Thomas Sowell on the difference between Price and Cost
“Prices not only help determine which particular things are produced, they are also one of the ways of rationing the inherent scarcity of all goods and services. However, prices do not create that scarcity, which will require some form of rationing under any other economic system. Simple as all this may seem, it goes counter to many policies and programs designed to make various goods and services “affordable” or to keep them from becoming “prohibitively expensive.” Being prohibitive is precisely how prices limit how much each person uses.
Free-market prices are not mere arbitrary obstacles to getting what people want. Prices are symptoms of an underlying reality that is not nearly as susceptible to political manipulation as the prices are. Prices are like thermometer readings—and a patient with a fever is not going to be helped by plunging the thermometer into ice water to lower the reading. On the contrary, if we were to take the new readings seriously and imagine that the patient’s fever was over, the dangers would be even greater, now that the underlying reality was being ignored.
Despite how obvious all this might seem, there are never-ending streams of political schemes designed to escape the realities being conveyed by prices—whether through direct price controls or by making this or that “affordable” with subsidies or by having the government itself supply various goods and services free, as a “right.
If everything were made affordable by government decree, there would still not be any more to go around than when things were prohibitively expensive. There would simply have to be some alternative rationing method. Whether that method was through ration coupons, political influence, black markets, or just fighting over things when they go on sale, the rationing would still have to be done, since artificially making things affordable does not create any more total output.”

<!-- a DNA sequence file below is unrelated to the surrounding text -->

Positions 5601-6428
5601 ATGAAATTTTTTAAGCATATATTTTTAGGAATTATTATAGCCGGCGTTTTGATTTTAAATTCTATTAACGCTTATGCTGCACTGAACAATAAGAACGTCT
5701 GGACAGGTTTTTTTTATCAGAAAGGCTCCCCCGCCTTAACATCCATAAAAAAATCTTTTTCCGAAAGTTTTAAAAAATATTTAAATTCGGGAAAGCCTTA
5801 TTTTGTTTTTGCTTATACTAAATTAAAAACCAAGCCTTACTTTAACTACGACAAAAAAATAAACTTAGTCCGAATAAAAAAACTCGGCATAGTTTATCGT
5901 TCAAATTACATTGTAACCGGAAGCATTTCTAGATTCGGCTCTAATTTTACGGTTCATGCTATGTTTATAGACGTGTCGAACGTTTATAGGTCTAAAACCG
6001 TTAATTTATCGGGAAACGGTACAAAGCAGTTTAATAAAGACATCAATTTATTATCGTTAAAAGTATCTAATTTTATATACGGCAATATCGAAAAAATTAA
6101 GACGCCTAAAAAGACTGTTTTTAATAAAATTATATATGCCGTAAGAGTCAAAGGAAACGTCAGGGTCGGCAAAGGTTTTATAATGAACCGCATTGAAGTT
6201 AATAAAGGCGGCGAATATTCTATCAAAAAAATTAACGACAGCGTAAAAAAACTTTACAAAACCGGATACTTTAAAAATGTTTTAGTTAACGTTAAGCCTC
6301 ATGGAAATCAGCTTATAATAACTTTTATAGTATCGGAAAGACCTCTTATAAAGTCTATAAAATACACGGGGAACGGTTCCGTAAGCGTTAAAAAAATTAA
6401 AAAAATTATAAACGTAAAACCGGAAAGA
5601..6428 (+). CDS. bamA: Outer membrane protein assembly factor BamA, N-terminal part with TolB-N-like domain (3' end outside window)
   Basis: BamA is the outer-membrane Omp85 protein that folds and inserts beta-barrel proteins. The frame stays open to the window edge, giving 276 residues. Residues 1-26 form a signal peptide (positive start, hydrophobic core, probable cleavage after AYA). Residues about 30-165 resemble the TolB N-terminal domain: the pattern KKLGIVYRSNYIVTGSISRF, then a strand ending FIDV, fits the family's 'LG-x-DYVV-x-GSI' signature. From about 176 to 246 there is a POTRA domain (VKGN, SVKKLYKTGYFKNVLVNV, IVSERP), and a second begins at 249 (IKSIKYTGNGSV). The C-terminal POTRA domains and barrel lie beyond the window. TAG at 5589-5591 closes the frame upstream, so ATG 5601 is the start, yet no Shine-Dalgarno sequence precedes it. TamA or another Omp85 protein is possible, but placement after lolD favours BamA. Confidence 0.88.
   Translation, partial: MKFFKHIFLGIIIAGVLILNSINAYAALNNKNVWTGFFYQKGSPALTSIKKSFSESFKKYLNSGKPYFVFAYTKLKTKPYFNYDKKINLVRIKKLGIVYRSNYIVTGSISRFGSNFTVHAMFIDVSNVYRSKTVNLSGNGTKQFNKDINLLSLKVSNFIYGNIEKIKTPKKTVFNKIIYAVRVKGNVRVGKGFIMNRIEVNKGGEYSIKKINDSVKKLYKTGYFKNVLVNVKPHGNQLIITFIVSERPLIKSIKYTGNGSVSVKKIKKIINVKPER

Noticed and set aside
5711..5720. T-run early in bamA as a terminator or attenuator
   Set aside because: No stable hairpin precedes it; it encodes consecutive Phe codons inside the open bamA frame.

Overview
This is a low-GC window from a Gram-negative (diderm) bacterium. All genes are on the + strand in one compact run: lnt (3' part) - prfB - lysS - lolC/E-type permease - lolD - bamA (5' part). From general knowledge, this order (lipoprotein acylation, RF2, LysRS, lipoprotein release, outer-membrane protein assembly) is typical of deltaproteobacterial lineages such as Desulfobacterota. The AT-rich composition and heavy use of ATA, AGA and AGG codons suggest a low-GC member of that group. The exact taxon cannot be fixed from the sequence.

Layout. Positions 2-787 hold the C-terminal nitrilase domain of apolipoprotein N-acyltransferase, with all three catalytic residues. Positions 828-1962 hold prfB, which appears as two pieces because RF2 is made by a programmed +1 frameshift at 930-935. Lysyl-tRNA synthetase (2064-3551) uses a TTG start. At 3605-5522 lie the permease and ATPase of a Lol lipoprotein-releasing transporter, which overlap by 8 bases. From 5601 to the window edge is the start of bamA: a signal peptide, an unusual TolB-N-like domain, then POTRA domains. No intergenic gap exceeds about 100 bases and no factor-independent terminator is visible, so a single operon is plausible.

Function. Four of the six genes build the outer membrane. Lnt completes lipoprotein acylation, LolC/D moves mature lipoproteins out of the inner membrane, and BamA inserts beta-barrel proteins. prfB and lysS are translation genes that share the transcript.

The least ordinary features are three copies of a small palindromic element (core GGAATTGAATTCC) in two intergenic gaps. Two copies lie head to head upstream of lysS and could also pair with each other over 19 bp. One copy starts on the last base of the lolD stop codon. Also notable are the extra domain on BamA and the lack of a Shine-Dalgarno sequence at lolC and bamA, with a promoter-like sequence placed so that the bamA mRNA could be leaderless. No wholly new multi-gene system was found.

–Thomas Sowell, Basic Economics
How this works for ObamaCare
In summary, without high prices, scarce commodities (commodities with a limited supply) are purchased faster and their supply diminishes to zero and there will be a shortage. But limited supplies are not a function of economic policy but nature itself. There are only so many doctors to go around.
The desire to make surgeries, time with doctors, medicine, and supplies “affordable” is of course noble. However, the desire to make them affordable for everyone amounts to the desire for a shortage of doctors, medicine, and supplies. If they are all cheap, then they will soon be sold out. If they are all so cheap that the sellers cannot recoup their costs, then the sellers will stop selling and the supply will go down.
Calling “health care” (really, health insurance) a “right” leads people to think that doctors, medicine, and supplies are unlimited commodoties. If these were unlimited, then they would simply need to be universally distributed.
In reality, the health insurance industry helps you to buy scarce time with doctors, medicine, and supplies because those commodities are so limited, and in such high demand, that they have become expensive. However, giving more people health insurance will not lower (it might actually raise) the prices of time with doctors, medicine, and supplies. It might also lower the number of people want to become doctors, as has happened with ObamaCare.
Now that the scarce commodity is formally available to all, it must be rationed by some alternative means than prices – and even Obama will not like those alternatives.